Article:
9/11 could have been easily stopped, whether years beforehand, in June, July or August 2001, or even that morning. That is obvious.

Finally, as L-girl notes, almost all of the people imprisoned in Iraq are completely innocent.

In fact, the Pentagon estimates that as many as 90% of all those jailed are just regular citizens. And yet they have been beaten, tortured, raped and murdered. And the ones that survive are no doubt thinking seriously about revenge.

***

Love the desk-banging gif, G! Looks like me when I watch the Red Sox (some of the time).

RobfromAlberta said...

It has always been the case that the only way to defeat an insurgency is to win the hearts and minds of the common people. Once they start to hate the insurgents more than the government, useful intelligence starts to pour in. It may not be as macho or as immediate as beating the crap out of people to make them talk, but in the long run, it is far more effective. Every time you torture or kill someone needlessly, you gain several new enemies. That is the calculus of failure.

G said...

And let us never forget this, certainly true of the past two years and for who know how long in the future:

In Iraq, every day is 9/11.

L-girl said...

Rob: So true. Exactly the opposite of what the US has done or will do.

We must question what it is they are really trying to accomplish. It sure isn't what they say it is.

G: Also so very true. Sometimes it seems the only Americans who realize that are the ones who were really at 9/11 - in NYC. (But we know that's not true - because of Crabbi!)

Anonymous said...

I couldn't agree more - with all of you. As L-girl says, common sense tells us that people will say what their torturers want to hear. I know I would.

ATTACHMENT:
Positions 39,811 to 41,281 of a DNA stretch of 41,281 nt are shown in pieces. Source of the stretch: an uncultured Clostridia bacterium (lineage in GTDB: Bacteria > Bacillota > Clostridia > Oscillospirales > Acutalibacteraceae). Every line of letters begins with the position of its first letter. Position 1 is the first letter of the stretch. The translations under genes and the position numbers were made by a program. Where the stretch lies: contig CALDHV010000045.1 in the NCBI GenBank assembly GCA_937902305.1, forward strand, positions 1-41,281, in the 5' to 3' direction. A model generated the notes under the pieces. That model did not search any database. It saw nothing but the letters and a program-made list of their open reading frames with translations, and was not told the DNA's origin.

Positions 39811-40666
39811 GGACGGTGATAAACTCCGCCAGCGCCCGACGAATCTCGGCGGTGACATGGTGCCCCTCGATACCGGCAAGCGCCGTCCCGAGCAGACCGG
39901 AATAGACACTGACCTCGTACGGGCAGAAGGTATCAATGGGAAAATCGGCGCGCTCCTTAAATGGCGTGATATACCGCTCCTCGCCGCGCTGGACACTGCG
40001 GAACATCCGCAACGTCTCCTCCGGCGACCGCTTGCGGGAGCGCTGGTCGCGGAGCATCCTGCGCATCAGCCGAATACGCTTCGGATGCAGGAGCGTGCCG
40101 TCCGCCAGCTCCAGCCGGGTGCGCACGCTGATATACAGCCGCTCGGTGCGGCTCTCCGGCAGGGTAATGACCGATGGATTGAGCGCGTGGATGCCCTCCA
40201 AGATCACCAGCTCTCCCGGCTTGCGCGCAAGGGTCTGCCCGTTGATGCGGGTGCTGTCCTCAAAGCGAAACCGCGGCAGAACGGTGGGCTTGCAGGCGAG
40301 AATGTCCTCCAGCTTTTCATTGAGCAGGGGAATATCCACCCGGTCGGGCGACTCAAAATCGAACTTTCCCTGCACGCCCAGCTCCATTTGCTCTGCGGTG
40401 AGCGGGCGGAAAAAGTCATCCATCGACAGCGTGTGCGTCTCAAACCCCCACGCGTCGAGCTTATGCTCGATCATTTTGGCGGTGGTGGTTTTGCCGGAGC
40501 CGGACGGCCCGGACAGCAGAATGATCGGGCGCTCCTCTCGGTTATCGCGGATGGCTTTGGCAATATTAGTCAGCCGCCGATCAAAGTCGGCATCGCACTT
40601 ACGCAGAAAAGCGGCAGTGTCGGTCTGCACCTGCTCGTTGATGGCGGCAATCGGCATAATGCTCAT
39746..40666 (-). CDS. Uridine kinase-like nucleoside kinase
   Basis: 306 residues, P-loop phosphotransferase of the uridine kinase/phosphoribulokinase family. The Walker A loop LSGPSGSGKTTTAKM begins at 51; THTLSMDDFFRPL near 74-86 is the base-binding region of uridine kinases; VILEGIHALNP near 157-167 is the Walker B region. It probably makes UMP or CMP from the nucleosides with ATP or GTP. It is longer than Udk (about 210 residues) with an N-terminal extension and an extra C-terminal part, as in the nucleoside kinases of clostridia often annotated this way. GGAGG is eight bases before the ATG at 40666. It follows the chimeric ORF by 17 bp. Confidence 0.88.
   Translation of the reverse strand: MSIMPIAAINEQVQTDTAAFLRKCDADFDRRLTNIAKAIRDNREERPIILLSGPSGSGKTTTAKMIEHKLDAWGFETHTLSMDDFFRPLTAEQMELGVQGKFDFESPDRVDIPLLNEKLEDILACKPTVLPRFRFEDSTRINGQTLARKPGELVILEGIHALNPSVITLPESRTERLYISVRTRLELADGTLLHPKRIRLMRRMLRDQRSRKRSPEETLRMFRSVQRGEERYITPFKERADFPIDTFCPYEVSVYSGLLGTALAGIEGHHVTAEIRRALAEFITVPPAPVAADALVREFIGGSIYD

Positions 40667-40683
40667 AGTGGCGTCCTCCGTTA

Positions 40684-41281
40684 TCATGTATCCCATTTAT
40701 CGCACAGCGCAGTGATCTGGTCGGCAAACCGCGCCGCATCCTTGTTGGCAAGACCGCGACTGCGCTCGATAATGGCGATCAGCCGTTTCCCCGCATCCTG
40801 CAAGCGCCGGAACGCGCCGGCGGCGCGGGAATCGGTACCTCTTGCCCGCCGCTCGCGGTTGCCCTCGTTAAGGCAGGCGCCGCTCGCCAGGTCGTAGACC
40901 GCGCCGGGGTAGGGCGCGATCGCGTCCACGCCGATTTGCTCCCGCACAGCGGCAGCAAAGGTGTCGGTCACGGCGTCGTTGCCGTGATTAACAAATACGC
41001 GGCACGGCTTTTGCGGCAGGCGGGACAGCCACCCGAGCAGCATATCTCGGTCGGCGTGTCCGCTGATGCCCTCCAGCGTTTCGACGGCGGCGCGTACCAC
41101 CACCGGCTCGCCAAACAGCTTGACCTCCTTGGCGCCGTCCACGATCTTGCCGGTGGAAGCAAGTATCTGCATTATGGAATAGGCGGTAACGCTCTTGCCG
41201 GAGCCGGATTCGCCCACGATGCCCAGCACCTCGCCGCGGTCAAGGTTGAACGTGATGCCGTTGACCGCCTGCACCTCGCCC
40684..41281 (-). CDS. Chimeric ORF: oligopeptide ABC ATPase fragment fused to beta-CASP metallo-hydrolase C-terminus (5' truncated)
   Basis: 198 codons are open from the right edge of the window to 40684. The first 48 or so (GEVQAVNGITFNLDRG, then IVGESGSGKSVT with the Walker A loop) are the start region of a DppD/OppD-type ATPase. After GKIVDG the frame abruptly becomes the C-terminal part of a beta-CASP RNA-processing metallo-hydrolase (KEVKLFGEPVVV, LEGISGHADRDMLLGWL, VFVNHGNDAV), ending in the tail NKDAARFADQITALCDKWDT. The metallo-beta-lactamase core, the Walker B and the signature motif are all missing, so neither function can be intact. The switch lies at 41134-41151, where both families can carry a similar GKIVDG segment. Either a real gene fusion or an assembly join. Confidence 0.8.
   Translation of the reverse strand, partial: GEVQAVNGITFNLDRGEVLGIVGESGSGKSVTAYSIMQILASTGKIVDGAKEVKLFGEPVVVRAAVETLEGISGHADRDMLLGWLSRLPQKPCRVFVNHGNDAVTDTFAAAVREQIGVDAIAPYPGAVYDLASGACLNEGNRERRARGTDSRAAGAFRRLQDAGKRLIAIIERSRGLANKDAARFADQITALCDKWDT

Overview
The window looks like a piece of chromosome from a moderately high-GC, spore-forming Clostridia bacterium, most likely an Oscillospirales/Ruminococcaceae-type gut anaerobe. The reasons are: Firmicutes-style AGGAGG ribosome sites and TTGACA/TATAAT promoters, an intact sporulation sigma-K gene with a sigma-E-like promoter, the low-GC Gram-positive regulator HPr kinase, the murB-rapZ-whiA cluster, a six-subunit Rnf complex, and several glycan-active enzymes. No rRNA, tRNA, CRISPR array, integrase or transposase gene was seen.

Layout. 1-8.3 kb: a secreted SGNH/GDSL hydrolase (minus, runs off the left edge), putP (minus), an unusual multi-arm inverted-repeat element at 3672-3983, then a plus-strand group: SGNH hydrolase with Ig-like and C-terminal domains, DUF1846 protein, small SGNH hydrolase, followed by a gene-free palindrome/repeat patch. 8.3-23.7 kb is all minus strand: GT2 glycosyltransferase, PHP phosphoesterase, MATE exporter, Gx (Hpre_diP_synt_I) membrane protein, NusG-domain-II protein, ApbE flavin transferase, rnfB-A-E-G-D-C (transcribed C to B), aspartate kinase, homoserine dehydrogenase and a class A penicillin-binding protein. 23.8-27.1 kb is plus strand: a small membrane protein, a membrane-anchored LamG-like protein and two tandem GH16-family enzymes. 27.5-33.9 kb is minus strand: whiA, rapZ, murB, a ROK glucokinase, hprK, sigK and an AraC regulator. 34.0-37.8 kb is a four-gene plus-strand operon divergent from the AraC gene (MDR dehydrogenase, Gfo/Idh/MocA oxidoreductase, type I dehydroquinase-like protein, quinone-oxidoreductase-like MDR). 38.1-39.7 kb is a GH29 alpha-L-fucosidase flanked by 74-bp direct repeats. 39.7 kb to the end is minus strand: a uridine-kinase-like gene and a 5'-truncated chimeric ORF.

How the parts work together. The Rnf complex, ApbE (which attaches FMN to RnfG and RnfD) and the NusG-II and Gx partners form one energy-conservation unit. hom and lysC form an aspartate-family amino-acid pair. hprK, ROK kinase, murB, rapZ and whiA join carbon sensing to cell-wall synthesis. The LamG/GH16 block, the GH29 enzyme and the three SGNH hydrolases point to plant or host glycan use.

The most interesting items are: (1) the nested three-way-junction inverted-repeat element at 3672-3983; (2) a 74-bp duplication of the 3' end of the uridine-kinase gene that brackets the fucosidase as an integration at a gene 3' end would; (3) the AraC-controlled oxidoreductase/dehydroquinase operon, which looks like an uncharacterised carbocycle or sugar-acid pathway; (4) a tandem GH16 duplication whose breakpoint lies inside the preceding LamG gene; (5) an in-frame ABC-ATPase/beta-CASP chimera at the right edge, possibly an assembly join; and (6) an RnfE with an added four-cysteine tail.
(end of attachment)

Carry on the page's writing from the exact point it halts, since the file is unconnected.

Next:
And resorting to torture - like imposing the death penalty - is soul killing. When we stoop that low in the name of security, or because we feel we have the moral high ground, we lose our humanity.

Crabbi

G said...

I know this doesn't fit here, but I just want to rub in the fact that my beloved Jays just had Halladay pitch a CG shutout against the Yanks and the over-the-mound (or is it hill?) Johnson.

Sorry, but we don't beat you guys often and you'll probably kick our asses tomorrow, so I have to enjoy this few precious hours that I can.

And yes, it's true, some librarians actually dig sports (shh ... don't tell anyone ... closely guarded secret ... could possibly get me decertified by the BunHeads).

;-)

L-girl said...

The only thing you're forgetting is that there's no "we" in there anymore. I was hoping the Blue Jays would stick it to Johnson too. (Yay Hinske!) Halladay pitched a great game.

So I guess there is a time I'll cheer for the Blue Jays. When they're playing my former team... :)

G said...

:-)

Thanks for the Canadian team support. At least T.O.'s asses weren't kicked today - they went down fighting, I can accept that. Rubber match should be a good one.